You cannot prevent ADHD because it is not real. But you can prevent stigmatizing children with the label, and you can certainly prevent drugging them with addictive stimulants, commonly called speed.

Further into the Abyss:

The Creation of Real Disease

Columbia University’s Dr. Mark Olfson analyzed national outpa- tient records and found another incredible 40-fold increase, this time in the diagnosis of “bipolar disorder” in youth (0 to 19 years old) within a 10-year period (1994–2003). The numbers increased from roughly 20,000 such diagnoses in 1994 to about 800,000 in 2003. The primary treatment of so-called bipolar disorder is psychotropic drugs—mood stabilizers like Depakote, and anti- psychotics like Abilify or Zyprexa. Olfson’s study also found that “nearly one in five psychiatric visits for young people included a prescription for antipsychotics.”

Antipsychotics are powerful and highly toxic, even more dangerous than stimulant speed. They have caused probably the largest epidemic of neurological disease in history—tardive dyskinesia—in millions of adults around the world. There is a nationwide trend of “skyrocketing numbers” in drugging our children with neuroleptics. The St. Petersburg Times reported a 250 percent increase in Florida between 2000 and 2007.

“Bipolar disorder” is a prime example of a fictitious medical disease used to justify giving poisoning drugs like Zyprexa to our precious children. A closer look shows that a tremendous percentage of children diagnosed bipolar started off with an ADHD label. Typically, these kids took stimulants for years before they were diagnosed as bipolar. Given that psychosis, agitation, anxiety, mania and cognitive and mood deterioration are all effects of stimulant drugs, it is easy to see that the end result is a tragic and pathetic example of an iatrogenic disease (a disease caused by medicine or medical doctors). As the above analysis reveals, there is one way to prevent many of the behaviors that psychiatry uses to justify its creation of the budding epidemic of “bipolar disorder”—simply do not put young children on toxic stimulant drugs.

Universal Mental Health Screening and Suicide Prevention

A storm of controversy surrounded the recommendation of Presi- dent Bush’s 2003 New Freedom Commission for universal mental health screening, and the suggestion that the 56 million young people in the nation’s public schools would be a great place to start. We slowed them down in Texas, defeating the push for New Freedom–type mental health screening in the 2005 and 2007 leg- islative sessions. The Texas 2009 marketing push had morphed into screening for suicide prevention, and we defeated that, also.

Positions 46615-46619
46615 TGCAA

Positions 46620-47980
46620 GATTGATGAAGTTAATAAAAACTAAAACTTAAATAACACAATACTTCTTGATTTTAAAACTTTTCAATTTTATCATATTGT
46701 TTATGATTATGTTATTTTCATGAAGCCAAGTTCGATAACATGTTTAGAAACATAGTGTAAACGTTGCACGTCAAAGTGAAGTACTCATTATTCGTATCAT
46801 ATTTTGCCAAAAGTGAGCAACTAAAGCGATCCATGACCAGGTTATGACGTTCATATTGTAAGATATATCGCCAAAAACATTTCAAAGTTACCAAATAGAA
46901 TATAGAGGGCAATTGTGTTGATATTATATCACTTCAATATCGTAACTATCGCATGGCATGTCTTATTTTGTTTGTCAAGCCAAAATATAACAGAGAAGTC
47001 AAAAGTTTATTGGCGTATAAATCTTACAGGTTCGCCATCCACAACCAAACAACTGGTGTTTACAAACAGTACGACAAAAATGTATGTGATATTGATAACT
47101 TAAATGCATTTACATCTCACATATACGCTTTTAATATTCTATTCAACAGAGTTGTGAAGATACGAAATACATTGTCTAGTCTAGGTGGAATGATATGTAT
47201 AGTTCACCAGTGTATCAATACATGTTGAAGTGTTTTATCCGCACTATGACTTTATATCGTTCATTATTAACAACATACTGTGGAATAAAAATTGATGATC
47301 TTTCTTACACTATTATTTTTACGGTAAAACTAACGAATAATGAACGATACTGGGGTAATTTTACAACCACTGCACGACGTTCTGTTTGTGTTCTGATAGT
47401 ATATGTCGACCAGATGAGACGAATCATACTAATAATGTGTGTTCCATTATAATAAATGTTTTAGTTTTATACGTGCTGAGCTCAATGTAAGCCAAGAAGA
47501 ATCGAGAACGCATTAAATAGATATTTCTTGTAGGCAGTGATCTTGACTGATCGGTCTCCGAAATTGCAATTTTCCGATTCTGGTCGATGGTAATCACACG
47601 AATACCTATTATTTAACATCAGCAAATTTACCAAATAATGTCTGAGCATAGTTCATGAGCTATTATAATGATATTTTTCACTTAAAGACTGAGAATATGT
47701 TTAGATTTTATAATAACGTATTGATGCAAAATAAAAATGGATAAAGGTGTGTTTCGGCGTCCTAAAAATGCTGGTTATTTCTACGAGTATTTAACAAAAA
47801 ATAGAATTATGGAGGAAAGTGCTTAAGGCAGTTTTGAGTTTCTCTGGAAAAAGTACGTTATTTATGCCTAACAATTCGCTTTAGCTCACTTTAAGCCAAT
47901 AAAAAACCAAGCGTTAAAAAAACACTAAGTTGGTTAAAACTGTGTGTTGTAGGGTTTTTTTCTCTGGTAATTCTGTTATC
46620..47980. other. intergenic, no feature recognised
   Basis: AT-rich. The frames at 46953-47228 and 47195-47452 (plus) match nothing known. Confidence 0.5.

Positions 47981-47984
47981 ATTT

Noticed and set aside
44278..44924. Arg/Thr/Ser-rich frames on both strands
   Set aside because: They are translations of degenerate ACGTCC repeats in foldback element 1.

Teen Screen and other programs that claim to prevent suicide by identifying at-risk young people have incredibly high rates of false positives. In a 2004 article published in the Journal of the American Academy of Child and Adolescent Psychiatry, Dr. David Shaffer, the Columbia psychiatrist who developed Teen Screen, acknowledged that it “would result in 84 non-suicidal teens being referred for evaluation for every 16 suicidal youths correctly identified.” A prime example of the problems that can arise with a false positive is the nightmare that Aliah Gleason went through in Austin, Texas. Aliah ended up taking at least 13 different psychotropic drugs. That is what happens to children targeted by screening in our system today.

These types of suicide prevention programs do not work. The United States Preventive Services Task Force found in 2004 that screening for suicide risk does not reduce suicide attempts or mortality. What these programs do is select more children to be labeled, pathologized and poisoned with psychotropic drugs. They are very effective marketing campaigns for the psychophar- maceutical industry.

Infants and Toddlers: Targeting Younger and Younger Children

In the 1980s the pharmaceutical industry recognized a market, and with the launching of ADD in 1980 and ADHD in 1987, its ex- pansion into schools was underway. With the inclusion of ADHD as an “other health impaired” category in the IDEA in 1991, the numbers really exploded. Kindergarten and first grade became main entry points into psychiatry. Now there is an exponential increase in the numbers of drugged preschoolers and toddlers. Even infants sometimes get drugged!

The ethical corruption is significant. For example, a 2008 New York Times editorial titled “Hidden Drug Payments at Harvard” revealed that Harvard psychiatric researcher Joseph Biederman and two of his colleagues took millions of dollars in undisclosed drug company money while acting as public relations point men for children’s “bipolar.” Boston Globe report- er Carey Goldberg reported: “Newly disclosed court documents portray Dr. Joseph Biederman, a leading Harvard child psychia- trist, as courting drug company money by promising that his work at Massachusetts General Hospital would help promote the use of antipsychotic drugs for youngsters diagnosed with bipolar disorder.” (Italics ours.)